– Part II –

Every person has a different reaction the first time they unexpectedly see a dead body. Many people go their entire lifetime without ever seeing one. But for those that have, everyone handles it a little differently. Some people feel intense fear, or even panic in the moment. Others go into shock.

But for Harvey, it was none of those reactions. He was simply numb.

Gwen was worried about him. He didn’t say more than a dozen words over the COM during the two-hour trek back to Tranquility. Before leaving the crevasse, he had marked the location of the body on the NAV system and reported the find to their shift supervisor, who passed the information up the chain.

Deaths on Luna were not entirely uncommon – and mostly due to accident or injury. But even somebody dying from exposure, outside of the base, was not completely unheard of. Not everyone is cut out for life in space. Every once in a while, someone would reach their limit and just crack. They would simply suit up and wander off, nobody the wiser. In all cases though, the bodies were always recovered. The environment suits have transponders that signal the suit’s location back to base. If the transponder is switched off, either intentionally or because of malfunction, then it always took a little longer, but they would be found eventually – dead, of course.

The furthest anyone would get was at most a few kilometers from the base. If the oxygen tanks didn’t run out first, they ultimately either froze or cooked to death. Temperature swings on Luna range from negative three hundred degrees in the shade to over two hundred in direct sunlight. The environment suits can only regulate the body temperature for a few hours if exposed to vacuum, before the suit gets overwhelmed and the body either freezes or overheats.  The body in the crevasse was thirty-six kilometers from Tranquility base.

“Dr. Nafal sent me a message. He wants to see us both,” Gwen said to Harvey.

Harvey had been sitting by himself in the empty mess hall when Gwen approached. A bowl of cold soup sat on the table in front of him. He hadn’t touched it.

“The coroner?” Harvey asked. “What does he want?”

Gwen didn’t sit.

“I don’t know,” she replied. “His message said that he wanted to ask us a few questions, and that it was urgent.”

“And?” Harvey asked.

“And nothing,” Gwen replied. “That was it.”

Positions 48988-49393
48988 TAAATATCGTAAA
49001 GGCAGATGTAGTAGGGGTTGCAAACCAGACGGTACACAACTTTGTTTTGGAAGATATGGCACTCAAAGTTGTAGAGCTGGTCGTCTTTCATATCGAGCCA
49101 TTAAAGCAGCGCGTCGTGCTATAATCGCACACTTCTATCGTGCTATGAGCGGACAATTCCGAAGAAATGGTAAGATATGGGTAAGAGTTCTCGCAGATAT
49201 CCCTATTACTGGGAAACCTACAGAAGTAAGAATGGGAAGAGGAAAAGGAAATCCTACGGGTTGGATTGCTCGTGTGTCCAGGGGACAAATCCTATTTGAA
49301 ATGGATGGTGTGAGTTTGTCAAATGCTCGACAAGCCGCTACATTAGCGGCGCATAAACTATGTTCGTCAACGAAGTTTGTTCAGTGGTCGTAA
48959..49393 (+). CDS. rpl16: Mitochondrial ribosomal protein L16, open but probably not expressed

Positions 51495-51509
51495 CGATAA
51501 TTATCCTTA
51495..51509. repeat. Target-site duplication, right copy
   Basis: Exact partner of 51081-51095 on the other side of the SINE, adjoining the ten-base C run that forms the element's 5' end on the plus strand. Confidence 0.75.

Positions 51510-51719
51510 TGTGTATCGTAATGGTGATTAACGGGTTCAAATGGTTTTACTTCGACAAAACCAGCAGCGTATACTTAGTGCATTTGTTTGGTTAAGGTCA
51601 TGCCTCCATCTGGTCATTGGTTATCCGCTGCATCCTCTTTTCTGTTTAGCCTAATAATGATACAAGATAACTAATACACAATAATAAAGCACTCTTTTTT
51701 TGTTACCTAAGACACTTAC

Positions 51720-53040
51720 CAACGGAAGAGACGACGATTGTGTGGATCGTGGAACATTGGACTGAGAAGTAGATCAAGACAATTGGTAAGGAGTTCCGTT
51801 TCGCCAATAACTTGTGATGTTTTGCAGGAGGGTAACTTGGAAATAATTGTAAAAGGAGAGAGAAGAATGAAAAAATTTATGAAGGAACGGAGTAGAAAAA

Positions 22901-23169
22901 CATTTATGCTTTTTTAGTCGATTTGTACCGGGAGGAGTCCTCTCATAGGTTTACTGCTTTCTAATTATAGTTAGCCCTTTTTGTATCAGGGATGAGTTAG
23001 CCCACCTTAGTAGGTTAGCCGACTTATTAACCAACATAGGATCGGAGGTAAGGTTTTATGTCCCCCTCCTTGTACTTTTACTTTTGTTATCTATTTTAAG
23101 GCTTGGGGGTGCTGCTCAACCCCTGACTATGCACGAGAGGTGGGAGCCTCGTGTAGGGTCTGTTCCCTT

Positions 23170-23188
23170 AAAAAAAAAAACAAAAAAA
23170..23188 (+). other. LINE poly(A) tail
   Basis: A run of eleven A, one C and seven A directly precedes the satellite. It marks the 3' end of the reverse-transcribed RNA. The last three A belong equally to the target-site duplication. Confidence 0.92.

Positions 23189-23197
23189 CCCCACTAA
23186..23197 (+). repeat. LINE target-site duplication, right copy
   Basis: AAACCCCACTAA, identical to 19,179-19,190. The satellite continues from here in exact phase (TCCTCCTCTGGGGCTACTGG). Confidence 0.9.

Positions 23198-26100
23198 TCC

It had been less than forty-eight hours since Harvey returned from their discovery out in the crevasse. Almost immediately after he arrived, a specialized unit was sent back out to retrieve the body and bring it back to base. Once returned, standard procedure dictated that the on-site coroner conduct a routine autopsy to determine cause of death. They would establish the identity of the deceased, and then Blackstone’s human resources department would contact any family members that were listed in their personnel records. In the event that they had no next of kin, or the family couldn’t afford to send the body back planet-side, the remains were cremated on site. No funeral. No priest. No flowers.

“Well, if it’s urgent –” Harvey began, sarcastically, as he rose from his seat.

Gwen looked down at the bowl of soup, and then back up at Harvey.

“Harvey,” she started. “Are you –”

Harvey met Gwen’s eyes.

“– okay?” she finished.

Harvey paused, continuing to match her gaze.

“I’m fine,” he said. “Just still processing all of this.”

Gwen gave him a tepid smile, the expression one makes when trying to be comforting.

“I understand,” she said. “If there’s anything at all –”

“I know,” he said, cutting her off. “Thanks.”

Harvey slid his chair back under the table.

“Ladies first,” he said, gesturing towards the doorway out of the mess hall.

The coroner was a Blackstone employee, just like everyone else at Tranquility. There was no official government on Luna. No civil services of any kind. It was the responsibility of the corporation to provide the essentials, protect its own people, or police them when necessary. That’s where the security team came in. Roger’s security team. Not only were they responsible for overseeing the safety of company personnel, they were also there to protect corporate interests – by force, if required.

“You go on ahead,” Harvey said to Gwen as he stopped mid-hallway, directly in front of the men’s restroom door. “I’ve got to hit the head. I’ll meet you there in a minute.”

“Oh, charming,” she replied, rolling her eyes.

Gwen continued down the hall and turned a corner.

Harvey pushed his way through the door and into the restroom. He approached one of the sinks, twisted the handle, and proceeded to splash some water onto his face. The coolness felt good – a much needed shock to his system. He remained bent over the sink, allowing the water to drip off his face. After a few moments, he shut off the faucet and was reaching for a paper towel when he realized he wasn’t alone in the room.

“Shhh,” a voice whispered tersely.

It was followed by a quick gasp, and then a muffled giggle. Both of which were coming from one of the two stalls behind him. The whisper sounded male, the other clearly a female.